The Gell-Coombs Classification of Hypersensitivity Reactions

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The original Gell and Coomb’s classification categorizes hypersensitivity reactions into four subtypes according to the type of immune response and the effector mechanism responsible for cell and tissue injury: type I, immediate or IgE mediated; type II, cytotoxic or IgG/IgM mediated; type III, IgG/IgM immune complex mediated; and type IV, delayed-type hypersensitivity or T-cell mediated.

The classification has been improved so that type IIa is the former type II and type IIb is antibody-mediated cell stimulating (Graves Disease and the “autoimmune” type of chronic idiopathic urticaria). Type IV has four major categories: type IVa is CD4(+)Th1 lymphocyte mediated with activation of macrophages (granuloma formation and type I diabetes mellitus); type IVb is CD4(+)Th2 lymphocyte mediated with eosinophilic involvement (persistent asthma and allergic rhinitis); type IVc is cytotoxic CD8(+) T lymphocyte with involvement of perforin-granzyme B in apoptosis (Stevens-Johnson syndrome and toxic epidermal necrolysis); type IVd is T-lymphocyte-driven neutrophilic inflammation (pustular psoriasis and acute generalized exanthematous pustulosis). Some diseases have multiple types of immunologic hypersensitivity.

 

Classification of hypersensitivity reactions

Classification Immunoreactants Clinical Presentation
Type I Mast cell mediated, IgE dependent (anaphylactic, and IgE independent) Anaphylaxis, urticaria, angioedema, asthma, and allergic rhinitis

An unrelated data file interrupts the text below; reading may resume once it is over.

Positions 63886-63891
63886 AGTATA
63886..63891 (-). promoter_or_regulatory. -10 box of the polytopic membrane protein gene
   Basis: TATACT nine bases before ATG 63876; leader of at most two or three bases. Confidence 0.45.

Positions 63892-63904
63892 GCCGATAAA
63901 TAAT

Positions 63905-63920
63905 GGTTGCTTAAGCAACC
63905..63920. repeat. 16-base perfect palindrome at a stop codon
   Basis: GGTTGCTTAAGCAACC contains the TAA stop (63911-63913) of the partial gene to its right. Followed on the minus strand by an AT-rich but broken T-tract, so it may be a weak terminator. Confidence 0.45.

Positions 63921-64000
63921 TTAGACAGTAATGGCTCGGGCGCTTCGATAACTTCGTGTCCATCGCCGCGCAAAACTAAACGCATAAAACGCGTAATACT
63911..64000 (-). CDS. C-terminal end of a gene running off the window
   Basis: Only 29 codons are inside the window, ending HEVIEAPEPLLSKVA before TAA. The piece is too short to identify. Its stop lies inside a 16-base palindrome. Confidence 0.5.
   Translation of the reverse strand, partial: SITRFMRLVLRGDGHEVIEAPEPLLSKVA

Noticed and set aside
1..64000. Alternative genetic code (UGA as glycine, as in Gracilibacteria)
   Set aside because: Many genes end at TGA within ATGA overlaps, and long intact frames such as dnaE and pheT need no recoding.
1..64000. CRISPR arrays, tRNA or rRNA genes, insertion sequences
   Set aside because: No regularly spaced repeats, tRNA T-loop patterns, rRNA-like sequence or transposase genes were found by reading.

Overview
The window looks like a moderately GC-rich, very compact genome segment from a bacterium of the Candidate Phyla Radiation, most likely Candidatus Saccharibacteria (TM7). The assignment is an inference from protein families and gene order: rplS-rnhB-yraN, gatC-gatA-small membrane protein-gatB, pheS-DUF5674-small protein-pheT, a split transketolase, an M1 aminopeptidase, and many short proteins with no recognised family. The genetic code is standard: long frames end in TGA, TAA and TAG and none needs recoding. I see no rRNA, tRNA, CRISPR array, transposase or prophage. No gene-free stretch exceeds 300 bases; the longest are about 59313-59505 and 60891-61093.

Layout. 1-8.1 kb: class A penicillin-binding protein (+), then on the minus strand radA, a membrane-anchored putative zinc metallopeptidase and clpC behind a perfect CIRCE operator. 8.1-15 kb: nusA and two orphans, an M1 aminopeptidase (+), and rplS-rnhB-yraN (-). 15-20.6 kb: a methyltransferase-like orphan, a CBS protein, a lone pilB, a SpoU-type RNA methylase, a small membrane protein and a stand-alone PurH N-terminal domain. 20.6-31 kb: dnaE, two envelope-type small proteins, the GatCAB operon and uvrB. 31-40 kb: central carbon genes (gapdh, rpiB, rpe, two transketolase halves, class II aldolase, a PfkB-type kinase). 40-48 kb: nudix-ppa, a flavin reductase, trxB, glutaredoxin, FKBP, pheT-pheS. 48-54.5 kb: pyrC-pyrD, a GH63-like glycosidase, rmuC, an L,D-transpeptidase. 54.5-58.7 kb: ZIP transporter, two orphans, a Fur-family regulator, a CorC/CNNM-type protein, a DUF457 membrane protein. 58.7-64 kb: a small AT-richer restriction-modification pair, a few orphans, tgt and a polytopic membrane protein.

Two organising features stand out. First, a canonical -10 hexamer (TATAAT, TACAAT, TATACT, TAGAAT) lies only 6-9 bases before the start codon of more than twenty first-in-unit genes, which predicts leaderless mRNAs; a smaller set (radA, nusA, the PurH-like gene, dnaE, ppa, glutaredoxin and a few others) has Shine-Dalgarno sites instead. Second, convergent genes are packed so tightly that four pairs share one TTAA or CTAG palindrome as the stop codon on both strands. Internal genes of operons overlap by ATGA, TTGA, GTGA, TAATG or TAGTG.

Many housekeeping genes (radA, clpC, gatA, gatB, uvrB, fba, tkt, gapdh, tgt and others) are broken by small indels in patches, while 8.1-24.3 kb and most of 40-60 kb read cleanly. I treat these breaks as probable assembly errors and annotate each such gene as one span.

Type IIa Antibody-mediated cytotoxic reactions (IgG and IgM antibodies complement often involved) Immune cytopenias
Type IIb Antibody-mediated cell-stimulating reactions Graves disease and chronic idiopathic urticaria
Type III Immune complex–mediated reactions complement involved Serum sickness and vasculitis
Type IVa Th1 cell-mediated reactions macrophage activation Type 1 diabetes and contact dermatitis (with IVc)
Type IVb Th2 cell–mediated reactions eosinophilic inflammation Persistent asthma and allergic rhinitis
Type IVc Cytotoxic T cell-mediated
(perforin/granzyme B involved)
Stevens-Johnson syndrome and toxic epidermal keratinocytes (TEN)
Type IVd T-cell-mediated neutrophilic inflammation Acute generalized exanthematous pustulosis (AGEP) and Behcet disease

 

References:

  1. Dispenza MC. Classification of hypersensitivity reactions. Allergy Asthma Proc. 2019;40(6):470-473. [Medline]
  2. Uzzaman A, Cho SH. Chapter 28: Classification of hypersensitivity reactions. Allergy Asthma Proc. 2012;33 Suppl 1:96-99. [Medline]
  3. Rajan TV. The Gell-Coombs classification of hypersensitivity reactions: a re-interpretation. Trends Immunol. 2003;24(7):376-379. [Medline]

Created Jun 16, 2020.